The People... or the State.

jgoodguy

Brev. Brig. Gen'l
Retired Moderator
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Actually I've been trying to get out of here while I made my last 3 or 4 posts so I was in a hurry trying to search online for Lincoln speeches and documents. I must head out now and head in to work but later this evening I'm going to search all my downloaded Lincoln war time speeches and proclamations to see if he used "states in rebellion" more than the two times I've already posted. Either way, later tonight I'll post what I found or advise if I didn't find anything else.
I look forward to that. Prior to this, it was my impression that Lincoln never referred to States in rebellion because his position was they never seceded. Sounds interesting.
 

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I look forward to that. Prior to this, it was my impression that Lincoln never referred to States in rebellion because his position was they never seceded. Sounds interesting.
You were correct and I was not. Other than the two examples I earlier provided, I could not find "states in rebellion" mentioned in any of Lincoln's proclamations or address/correspondence to Congress. Anything I found pertaining to rebellion was in reference to "persons" or "people" of states in insurrection or rebellion.
 

John S. Carter

First Sergeant
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The surrender terms at Appomatox were strictly confined to military matters only. Grant did not have the authority to treat on issues of secession, status of the seceded states, and related affairs. In contrast, Sherman subsequently blundered in setting surrender terms with Joe Johnston for the Army of Tennessee, which considered political matters such as recognizing existing state governments and providing for the maintenance of property rights. When President Johnson and the cabinet were advised on these terms, they were roundly condemned and disavowed and Sherman was forced to deliver the same kind of terms to Johnston that Grant offered to Lee.
Thank you for this information. Question ; In cases were the army command surrenders but there is no official surrender by government officials is this considered a official legal surrender of that country,esp. when the government as not rendered the authority of those military officials to conduct such authority?Could those countries be still at war if such actions occur ? Since Davis was still the official representative of the Confederate government even with the fall of Richmond and the army of Lee and Johnson but with other forces which had not surrendered and the Confederate government had not officially agreed to any Federal treaty on the non legality of their actions which lead to the war then the right still exist.Lincoln nor any of the government mention that after the war(.One defeats a army but not the philosophy which lead to the event,it still lives .BOOK=Heirs of the Founders-the second generation of American giants= H.W. Brands pg 358=370 ) It was not just slavery but the politics from both sides.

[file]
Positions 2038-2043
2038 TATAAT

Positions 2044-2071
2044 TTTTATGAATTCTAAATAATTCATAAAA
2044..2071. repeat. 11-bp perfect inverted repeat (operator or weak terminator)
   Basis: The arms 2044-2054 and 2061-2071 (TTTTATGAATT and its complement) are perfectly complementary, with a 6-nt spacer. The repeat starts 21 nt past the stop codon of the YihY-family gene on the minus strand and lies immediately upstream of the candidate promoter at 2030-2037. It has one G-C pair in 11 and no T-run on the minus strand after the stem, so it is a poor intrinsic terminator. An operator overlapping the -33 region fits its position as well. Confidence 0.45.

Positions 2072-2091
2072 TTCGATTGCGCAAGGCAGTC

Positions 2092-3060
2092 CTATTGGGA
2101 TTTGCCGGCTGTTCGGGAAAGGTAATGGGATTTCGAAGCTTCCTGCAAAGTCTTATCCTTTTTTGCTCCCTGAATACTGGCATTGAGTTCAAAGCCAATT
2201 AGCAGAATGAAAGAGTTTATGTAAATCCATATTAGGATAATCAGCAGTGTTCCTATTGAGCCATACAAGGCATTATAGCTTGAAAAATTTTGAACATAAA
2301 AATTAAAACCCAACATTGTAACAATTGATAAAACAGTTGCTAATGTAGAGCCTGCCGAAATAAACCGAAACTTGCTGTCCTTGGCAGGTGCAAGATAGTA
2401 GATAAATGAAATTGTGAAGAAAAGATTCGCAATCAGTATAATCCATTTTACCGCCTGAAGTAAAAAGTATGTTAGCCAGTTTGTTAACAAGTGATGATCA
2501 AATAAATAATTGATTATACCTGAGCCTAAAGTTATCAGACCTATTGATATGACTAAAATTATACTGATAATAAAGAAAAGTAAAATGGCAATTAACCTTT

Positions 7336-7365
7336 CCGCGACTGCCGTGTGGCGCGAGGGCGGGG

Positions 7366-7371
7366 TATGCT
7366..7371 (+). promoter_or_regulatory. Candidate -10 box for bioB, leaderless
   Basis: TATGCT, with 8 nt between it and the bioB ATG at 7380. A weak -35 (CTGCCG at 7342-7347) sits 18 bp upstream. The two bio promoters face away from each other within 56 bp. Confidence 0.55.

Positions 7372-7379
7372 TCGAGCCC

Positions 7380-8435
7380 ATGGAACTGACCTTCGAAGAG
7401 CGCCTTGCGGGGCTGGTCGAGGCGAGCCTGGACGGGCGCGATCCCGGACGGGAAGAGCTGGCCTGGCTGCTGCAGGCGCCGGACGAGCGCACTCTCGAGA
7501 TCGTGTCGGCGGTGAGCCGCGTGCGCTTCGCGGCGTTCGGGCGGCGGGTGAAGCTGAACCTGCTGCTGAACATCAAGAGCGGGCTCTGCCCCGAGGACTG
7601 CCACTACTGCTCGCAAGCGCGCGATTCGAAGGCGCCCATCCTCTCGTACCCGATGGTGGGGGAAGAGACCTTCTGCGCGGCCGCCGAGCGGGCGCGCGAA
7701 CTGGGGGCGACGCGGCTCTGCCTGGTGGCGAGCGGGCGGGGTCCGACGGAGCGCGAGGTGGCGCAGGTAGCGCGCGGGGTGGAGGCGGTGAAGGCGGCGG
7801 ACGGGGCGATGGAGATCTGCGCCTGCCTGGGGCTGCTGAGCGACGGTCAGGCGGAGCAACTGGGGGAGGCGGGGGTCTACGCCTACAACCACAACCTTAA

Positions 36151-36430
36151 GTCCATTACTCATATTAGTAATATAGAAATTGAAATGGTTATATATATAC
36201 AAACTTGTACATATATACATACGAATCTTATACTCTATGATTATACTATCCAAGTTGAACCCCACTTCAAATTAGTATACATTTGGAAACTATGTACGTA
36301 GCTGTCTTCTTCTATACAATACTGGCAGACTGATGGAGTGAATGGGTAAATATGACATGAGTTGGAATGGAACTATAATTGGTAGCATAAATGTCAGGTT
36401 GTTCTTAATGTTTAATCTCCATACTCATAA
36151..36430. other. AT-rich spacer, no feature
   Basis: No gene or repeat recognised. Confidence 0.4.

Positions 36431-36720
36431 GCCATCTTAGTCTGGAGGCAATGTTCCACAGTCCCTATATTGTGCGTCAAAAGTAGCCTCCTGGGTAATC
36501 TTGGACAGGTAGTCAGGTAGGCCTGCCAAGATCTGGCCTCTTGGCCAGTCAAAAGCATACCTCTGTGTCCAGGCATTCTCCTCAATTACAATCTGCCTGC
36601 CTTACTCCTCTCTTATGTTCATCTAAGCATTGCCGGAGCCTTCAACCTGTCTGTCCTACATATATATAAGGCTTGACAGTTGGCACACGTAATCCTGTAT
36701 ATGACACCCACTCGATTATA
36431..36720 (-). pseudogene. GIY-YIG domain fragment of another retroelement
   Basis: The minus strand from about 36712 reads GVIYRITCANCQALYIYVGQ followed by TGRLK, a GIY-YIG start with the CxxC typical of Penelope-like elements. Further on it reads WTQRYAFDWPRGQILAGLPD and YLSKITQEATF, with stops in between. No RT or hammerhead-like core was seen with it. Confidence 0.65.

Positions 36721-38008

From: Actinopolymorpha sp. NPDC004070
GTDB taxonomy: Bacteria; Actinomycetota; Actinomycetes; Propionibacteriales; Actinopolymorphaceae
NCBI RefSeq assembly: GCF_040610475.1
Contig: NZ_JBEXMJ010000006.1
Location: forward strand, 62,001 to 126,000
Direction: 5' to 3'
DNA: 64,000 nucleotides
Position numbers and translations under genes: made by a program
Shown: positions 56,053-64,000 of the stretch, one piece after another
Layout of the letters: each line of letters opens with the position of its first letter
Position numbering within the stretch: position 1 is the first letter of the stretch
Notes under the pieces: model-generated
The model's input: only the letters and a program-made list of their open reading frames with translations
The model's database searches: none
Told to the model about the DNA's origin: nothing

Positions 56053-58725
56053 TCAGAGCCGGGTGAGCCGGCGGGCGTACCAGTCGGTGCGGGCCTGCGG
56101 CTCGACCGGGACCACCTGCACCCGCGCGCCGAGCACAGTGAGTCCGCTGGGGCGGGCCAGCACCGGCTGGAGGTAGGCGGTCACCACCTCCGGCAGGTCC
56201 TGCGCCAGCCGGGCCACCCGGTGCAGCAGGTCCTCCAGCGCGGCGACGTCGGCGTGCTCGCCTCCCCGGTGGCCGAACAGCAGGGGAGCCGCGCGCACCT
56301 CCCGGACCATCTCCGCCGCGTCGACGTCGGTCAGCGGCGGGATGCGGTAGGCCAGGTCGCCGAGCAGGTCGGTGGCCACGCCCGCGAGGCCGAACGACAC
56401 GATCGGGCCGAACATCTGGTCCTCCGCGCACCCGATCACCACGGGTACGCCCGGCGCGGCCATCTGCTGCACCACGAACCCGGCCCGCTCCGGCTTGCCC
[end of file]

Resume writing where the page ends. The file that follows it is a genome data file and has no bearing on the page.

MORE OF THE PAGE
jackt62

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I can' speak on the legal ramifications where an army command surrenders without official government recognition, but given Lee's immense stature and good relationship with Jefferson Davis, he was able to force the issue without any negative consequences. Despite the surrender of the ANV, Davis still believed that the war should be carried on, so it is not surprising that he reacted negatively to Joe
Johnston's subsequent surrender of the Army of Tennessee. But with that reality, Davis and the confederate government essentially disbanded very soon after.
 

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